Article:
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Washington Labor & Employment Wire » Loophole Elimination and Verification Enforcement Act (”LEAVE Act”) (H.R. 6789)

Loophole Elimination and Verification Enforcement Act (”LEAVE Act”) (H.R. 6789)

Core Provisions: This legislation is intended to prohibit activities that assist, encourage, direct or induce unauthorized aliens to reside in the United States. Among many other provisions, the LEAVE Act would make the E-Verify system permanent and would mandate verifying work eligibility of new hires using E-Verify. Employers of more than 250 individuals, certain federal contractors and subcontractors, and federal agencies would be required to verify the eligibility of new hires within one year of enactment, with other employers being phased into the requirement two to four years after enactment. All employers would also be required to use E-Verify to confirm eligibility of all current employees by four years after enactment. An employer would not be liable for hiring an unauthorized alien if the hiring was due to an unknown E-Verify error as long as the employer terminated the unauthorized alien upon being informed of the error.

The LEAVE Act would also require the Commissioner of Social Security to notify employers annually of employees whose Social Security numbers do not match their name or date of birth in the Commissioner’s records, and the employer would then have 30 days to correct the mismatch or terminate the employee. The Commissioner would also monitor employment-based information for indicia of identity theft, such as an individual with concurrent earnings from more than one employer over an extended period.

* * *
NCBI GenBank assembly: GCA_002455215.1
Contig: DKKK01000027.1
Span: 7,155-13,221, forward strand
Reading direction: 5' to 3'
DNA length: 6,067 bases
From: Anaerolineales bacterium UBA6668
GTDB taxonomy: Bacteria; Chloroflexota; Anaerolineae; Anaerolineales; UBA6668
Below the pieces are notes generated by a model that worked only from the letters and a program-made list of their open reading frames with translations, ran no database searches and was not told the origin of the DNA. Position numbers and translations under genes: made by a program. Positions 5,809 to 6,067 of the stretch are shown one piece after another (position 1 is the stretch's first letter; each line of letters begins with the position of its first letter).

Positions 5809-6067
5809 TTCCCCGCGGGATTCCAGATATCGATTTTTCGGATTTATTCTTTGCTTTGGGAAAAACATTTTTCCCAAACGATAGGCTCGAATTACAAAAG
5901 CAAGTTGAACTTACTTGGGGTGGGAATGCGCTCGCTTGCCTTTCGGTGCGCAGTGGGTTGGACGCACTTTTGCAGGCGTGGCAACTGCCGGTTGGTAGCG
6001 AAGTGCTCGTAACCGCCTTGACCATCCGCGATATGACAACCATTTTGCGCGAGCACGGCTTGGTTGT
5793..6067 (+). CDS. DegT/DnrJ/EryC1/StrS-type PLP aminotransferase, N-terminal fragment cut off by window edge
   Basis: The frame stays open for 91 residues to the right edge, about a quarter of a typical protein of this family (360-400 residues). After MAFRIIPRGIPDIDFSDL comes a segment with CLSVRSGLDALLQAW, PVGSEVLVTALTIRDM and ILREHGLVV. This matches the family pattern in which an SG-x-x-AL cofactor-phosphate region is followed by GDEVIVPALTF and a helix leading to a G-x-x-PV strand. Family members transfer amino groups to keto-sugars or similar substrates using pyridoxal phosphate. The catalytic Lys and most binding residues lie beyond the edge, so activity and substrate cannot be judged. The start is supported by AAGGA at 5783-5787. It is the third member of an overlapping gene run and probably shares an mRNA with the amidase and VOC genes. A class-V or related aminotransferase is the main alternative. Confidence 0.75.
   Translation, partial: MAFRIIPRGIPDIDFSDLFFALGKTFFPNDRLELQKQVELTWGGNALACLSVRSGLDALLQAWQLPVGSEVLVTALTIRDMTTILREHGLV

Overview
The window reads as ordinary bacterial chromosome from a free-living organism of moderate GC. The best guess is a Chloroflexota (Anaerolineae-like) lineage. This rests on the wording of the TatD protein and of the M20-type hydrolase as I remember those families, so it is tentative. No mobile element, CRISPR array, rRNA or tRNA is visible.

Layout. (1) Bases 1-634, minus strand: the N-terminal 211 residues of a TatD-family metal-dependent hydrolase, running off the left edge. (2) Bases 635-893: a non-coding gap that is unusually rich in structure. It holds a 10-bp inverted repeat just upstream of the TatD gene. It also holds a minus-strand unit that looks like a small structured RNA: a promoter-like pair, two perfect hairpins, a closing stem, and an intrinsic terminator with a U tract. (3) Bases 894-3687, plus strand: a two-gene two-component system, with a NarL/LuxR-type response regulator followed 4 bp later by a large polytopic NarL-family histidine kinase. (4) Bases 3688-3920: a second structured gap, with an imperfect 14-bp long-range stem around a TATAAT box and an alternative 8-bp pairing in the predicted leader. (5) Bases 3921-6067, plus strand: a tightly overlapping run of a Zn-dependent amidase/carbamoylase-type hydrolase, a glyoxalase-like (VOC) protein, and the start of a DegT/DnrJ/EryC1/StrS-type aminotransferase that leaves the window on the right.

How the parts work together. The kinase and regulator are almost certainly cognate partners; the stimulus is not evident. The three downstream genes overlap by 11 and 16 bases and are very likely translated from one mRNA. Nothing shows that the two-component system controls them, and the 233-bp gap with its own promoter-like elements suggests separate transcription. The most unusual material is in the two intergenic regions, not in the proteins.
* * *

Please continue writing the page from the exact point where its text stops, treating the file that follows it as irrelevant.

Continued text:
The legislation also includes provisions in many different areas intended to deter illegal immigration and better enforce existing immigration laws. These include provisions protecting “identity security,” prohibiting residential mortgages and rentals to illegal aliens, denying Social Security credit for individuals who were unlawfully present at the time of the work, prohibiting illegal aliens from obtaining financial services, and increasing border and law enforcement efforts.

Status: Rep. Miller (R-CA) introduced the LEAVE Act on August 1, 2008 and it was referred to the House Judiciary, Oversight and Government Reform, Education and Labor, House Administration, Financial Services, Ways and Means, and Homeland Security Committees.